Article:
I have decided not to congratulate people on weight loss anymore. It’s just too uncomfortable.
I know that you’re “supposed to,” like congratulating people who get married, even though almost any legally-aged, sentient person in this country has the ability to do it now (and rightfully so).
We praise the hell out of people who shed pounds.
Guests on talk shows who announce a weight loss are guaranteed an extended round of applause, the audience responding like a knee that was bonked with a rubber hammer.
We have television shows where people lose weight in order to walk into a fanfare of lights, cameras, music and a crowd of adoring fans. It seems like the greatest accomplishment you can achieve is standing in a pair of jeans that are now eight sizes too big for you.
But before you go running up to your slimmed-down friend you haven’t seen in a while with ecstatic facial expressions and your agape mouth poised to say something like “Wow! You look ahhhhmayyyyyyzing!”…
Consider that not all weight loss is created equal. Not all weight loss is expected, wanted or healthy. Boil it down, and there are three basic explanations for someone’s weight loss:
1. For health reasons and/or by recommendation of a medical professional
2. For cosmetic reasons: that person wants to look a certain way, be a certain size, weigh a certain amount, with a multitude of motives
3. Something is very wrong
There are reasons people drop weight that have nothing to do with the latest clean-eating, macrobiotic diet or spin class.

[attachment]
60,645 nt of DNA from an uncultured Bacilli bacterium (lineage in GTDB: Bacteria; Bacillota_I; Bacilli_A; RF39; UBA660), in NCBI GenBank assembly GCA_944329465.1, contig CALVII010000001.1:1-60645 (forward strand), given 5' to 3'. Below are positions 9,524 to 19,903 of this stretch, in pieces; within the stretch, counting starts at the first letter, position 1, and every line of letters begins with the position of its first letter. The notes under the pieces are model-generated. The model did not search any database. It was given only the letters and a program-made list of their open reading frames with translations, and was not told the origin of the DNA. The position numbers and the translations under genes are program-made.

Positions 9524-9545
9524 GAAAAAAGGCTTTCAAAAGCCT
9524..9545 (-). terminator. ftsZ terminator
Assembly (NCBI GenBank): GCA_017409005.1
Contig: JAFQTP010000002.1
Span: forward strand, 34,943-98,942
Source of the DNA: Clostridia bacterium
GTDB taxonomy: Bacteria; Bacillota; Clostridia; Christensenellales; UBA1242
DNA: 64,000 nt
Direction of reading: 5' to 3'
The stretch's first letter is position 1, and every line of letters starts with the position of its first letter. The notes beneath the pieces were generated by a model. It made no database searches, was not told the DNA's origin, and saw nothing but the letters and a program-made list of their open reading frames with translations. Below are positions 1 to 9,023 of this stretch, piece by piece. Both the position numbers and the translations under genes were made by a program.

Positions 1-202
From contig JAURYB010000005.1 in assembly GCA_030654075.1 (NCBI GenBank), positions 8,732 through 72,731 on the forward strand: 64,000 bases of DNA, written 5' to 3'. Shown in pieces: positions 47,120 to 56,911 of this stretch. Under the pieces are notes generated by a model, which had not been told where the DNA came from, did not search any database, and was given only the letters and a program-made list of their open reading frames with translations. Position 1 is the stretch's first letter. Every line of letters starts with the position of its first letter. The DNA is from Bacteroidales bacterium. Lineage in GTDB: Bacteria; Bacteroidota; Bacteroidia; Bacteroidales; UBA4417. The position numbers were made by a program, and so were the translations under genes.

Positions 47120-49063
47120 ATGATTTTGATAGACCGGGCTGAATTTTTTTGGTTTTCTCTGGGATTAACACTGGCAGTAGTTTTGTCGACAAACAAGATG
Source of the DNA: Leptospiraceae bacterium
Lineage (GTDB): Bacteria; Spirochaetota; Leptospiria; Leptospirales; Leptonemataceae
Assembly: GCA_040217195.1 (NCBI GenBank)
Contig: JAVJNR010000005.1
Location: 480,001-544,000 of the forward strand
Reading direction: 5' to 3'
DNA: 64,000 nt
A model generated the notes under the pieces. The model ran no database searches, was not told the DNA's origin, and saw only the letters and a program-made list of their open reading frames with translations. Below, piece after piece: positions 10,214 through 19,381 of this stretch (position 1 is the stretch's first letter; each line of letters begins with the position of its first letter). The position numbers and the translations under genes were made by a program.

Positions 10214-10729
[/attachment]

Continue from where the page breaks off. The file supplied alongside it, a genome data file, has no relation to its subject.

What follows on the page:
They are difficult and troubling things like (to name a few) depression, substance abuse, ulcers, eating disorders, thyroid disorders, grief, cancer and cancer treatments – many and most of these being conditions you wouldn’t be able to identify at first congratulatory glance.
You know the old sitcom etiquette horror joke of someone congratulating a woman for being pregnant when she isn’t?
Magnify that mortification by about a thousand if you congratulate a woman for slimming down, because (as it turns out) the emotional blow her recent miscarriage left her without much of an appetite for a few months, let alone the fact that praising someone for losing weight automatically buys into the idea that thin=good, thin=attractive and that thin=healthy. While that’s true for some, it’s very untrue and downright destructive for others.
On the other hand, if someone I know informs me that they are on a trek toward feeling good with better mobility and increased energy, and that every positive change they make empowers them and gives them a sense of pride and accomplishment?
Darn tootin’ I’ll congratulate them.
However, my praise definitely won’t include the words “You look great”, or, god forbid, “You look better” (the biggest FU you could send to their life previous to the present moment).
It will be more along the lines of “I’m glad you’re feeling better” or just “That sounds amazing.” But more likely, it will be “Great! So what else is new?”